3) While the complaint of 15/10/2019 makes the lessee of No 4 M.G. Road property K. Abdul Nazar a co-conspirator and accused with Thyagaraja and others, the complaint of 13/11/2019 gives a clean chit to the Chikkaballapur agreement beneficiary M/S M.S. Ramaiah Developers & Builders Pvt Ltd. This is all the more strange as this company is cited in the complaint letter as a “long-time tenant” of another landmark CSITA property in Bengaluru and would surely have known about who the real powers in the CSITA-KCD were or would have at least made a phone call to confirm. In any case why Is the KCD giving the builder a clean chit in advance in its complaint when it is actually the job of the police to do so after due investigation?

4) Youth4CSI understands the Chikkaballapur case has been transferred to the Ulsoor police station for it to be clubbed with the investigation into the earlier complaint since the accused persons are the same. Incidentally the Ulsoor police station is located a few hundred metres from where the KCD Bishop’s House is located and has been often called on to settle various issues.

Now here is why the timing of the two complaints become important. As we reported last month, Bishop P.K. Samuel is one of three bishops vying to become Moderator of the CSI in Synod polls in January 2020. The leading contender for the post currently is Bishop Dharmaraj Rasalam of South Kerala Diocese. Bishop Rasalam was in the running for the job in 2017 itself when he was persuaded by fellow bishops to make way for Bishop Thomas Oommen of Madhya Kerala Diocese. Oommen, it was argued then, had, due to the retirement age being 67, only one chance to become Moderator while Rasalam could stand again in 2020. Besides, Oommen was the Deputy Moderator at the time.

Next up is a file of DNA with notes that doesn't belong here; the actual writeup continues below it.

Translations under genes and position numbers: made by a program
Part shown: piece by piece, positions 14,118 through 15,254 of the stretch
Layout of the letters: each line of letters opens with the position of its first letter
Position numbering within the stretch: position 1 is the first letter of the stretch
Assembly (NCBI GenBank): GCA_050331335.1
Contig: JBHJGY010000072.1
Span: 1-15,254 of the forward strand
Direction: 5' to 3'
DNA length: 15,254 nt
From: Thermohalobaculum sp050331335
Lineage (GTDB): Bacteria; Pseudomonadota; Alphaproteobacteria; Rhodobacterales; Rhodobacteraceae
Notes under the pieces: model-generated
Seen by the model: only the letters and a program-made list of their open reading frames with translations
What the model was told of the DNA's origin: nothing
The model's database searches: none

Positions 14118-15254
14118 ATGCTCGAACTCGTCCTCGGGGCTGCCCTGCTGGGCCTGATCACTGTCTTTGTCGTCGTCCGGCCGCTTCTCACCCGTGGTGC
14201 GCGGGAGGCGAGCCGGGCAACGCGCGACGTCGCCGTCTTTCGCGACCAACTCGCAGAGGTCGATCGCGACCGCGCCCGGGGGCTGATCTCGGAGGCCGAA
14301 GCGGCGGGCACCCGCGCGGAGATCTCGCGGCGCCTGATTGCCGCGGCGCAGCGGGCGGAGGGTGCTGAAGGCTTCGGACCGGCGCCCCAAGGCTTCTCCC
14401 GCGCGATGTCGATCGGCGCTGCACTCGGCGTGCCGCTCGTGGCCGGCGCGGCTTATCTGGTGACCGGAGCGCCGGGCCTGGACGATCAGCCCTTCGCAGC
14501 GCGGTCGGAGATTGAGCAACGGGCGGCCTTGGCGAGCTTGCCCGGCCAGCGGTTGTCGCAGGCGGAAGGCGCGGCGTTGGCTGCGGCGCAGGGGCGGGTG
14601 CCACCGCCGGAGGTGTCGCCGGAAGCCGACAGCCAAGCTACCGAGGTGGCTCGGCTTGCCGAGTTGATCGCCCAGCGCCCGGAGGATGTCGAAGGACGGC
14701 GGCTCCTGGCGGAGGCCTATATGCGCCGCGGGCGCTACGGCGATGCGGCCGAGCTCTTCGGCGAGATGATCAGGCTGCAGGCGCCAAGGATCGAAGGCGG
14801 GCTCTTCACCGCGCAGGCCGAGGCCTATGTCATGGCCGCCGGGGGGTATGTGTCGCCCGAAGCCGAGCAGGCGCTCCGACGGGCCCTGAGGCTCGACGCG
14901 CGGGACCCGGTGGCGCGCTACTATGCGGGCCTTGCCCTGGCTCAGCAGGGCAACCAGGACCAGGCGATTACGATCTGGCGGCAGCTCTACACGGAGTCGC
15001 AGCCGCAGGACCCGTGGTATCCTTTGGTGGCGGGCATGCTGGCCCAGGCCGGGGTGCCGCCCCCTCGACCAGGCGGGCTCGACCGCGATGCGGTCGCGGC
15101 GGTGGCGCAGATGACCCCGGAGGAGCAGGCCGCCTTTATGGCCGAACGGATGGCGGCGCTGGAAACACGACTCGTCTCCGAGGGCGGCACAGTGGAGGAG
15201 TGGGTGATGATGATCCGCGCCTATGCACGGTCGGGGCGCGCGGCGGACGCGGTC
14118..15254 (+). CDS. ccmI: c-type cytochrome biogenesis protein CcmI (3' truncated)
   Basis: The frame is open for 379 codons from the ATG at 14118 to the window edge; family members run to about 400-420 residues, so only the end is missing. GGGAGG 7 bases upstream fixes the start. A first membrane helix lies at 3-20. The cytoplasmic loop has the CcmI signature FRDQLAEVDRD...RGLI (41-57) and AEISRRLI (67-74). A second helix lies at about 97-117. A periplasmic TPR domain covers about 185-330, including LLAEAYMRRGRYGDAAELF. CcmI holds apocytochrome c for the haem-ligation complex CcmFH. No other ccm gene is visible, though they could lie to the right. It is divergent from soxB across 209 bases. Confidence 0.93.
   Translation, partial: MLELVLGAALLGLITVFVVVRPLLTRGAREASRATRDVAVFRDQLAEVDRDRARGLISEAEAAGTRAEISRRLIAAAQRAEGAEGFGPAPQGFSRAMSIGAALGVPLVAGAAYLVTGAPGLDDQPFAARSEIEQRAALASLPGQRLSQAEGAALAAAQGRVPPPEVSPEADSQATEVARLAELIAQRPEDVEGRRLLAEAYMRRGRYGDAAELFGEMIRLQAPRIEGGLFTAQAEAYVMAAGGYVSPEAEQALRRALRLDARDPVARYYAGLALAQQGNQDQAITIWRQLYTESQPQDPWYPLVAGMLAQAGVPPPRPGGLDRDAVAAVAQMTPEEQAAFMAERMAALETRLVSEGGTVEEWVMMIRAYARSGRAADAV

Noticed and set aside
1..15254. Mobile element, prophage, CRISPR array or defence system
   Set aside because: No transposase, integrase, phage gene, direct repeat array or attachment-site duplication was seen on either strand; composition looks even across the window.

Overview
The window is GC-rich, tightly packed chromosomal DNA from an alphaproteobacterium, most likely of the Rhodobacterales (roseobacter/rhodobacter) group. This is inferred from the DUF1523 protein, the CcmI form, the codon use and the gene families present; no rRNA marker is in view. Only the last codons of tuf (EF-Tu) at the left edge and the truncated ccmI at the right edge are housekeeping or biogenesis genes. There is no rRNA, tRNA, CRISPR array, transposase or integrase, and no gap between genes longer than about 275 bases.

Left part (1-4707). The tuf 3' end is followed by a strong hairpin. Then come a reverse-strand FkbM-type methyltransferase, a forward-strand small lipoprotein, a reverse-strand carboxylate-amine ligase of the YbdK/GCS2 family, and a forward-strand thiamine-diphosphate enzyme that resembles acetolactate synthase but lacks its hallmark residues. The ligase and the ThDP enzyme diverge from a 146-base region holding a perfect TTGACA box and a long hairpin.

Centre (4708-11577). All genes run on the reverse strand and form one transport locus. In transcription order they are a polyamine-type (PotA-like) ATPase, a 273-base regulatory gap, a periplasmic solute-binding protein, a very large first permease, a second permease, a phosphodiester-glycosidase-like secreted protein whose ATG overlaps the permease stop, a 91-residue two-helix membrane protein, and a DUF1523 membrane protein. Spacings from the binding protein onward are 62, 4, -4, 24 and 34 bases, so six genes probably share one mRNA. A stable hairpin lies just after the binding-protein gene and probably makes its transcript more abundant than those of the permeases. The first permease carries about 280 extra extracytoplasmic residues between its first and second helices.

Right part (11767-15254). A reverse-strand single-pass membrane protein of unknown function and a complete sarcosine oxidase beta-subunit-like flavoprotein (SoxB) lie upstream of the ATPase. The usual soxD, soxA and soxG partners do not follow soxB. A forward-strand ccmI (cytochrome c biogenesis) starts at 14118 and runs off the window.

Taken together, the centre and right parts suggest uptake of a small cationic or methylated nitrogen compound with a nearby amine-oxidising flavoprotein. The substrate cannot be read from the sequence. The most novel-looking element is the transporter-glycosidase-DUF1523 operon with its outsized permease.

Given Rasalam’s seniority and the apparent “promise” held out to him in 2017, Bishop Samuel has to do something significant if he has to negate this advantage that Bishop Rasalam currently enjoys. John Dorai has long been a thorn in the side of the CSI bishops and sending him to jail (the Bengaluru police are still actively looking for him) will go down well with Samuel’s fellow bishops. At least that could be the thinking behind the first complaint that was lodged on the eve of the Moderator’s elections and a full one and half years after the alleged No 4 M.G. Road property lease was executed.

As per the 2016 CSI Constitution the Bishops’ Council meeting on the first day of the Synod session is to agree (either unanimously or by two thirds majority) on one name for Moderator and another for Deputy Moderator which then have to be ratified by a majority affirmative vote of the Synod. If the bishop nominated for Moderator/Deputy Moderator does not get a majority or if the Bishops’ Council fails to propose one name, the Council will choose two names by secret ballot and the Synod will elect one of them by simple majority. This is very different from the system prevailing pre-2016 where whichever bishop who wanted to become Moderator could directly take his campaign to Synod voters. Since all three Moderator contenders this time have only one shot at the post before they retire, the competition to be the name put forward by the bishops or to be among the two chosen by secret ballot will be intense come next month. And in such a scenario expect all three candidates to pull out all stops.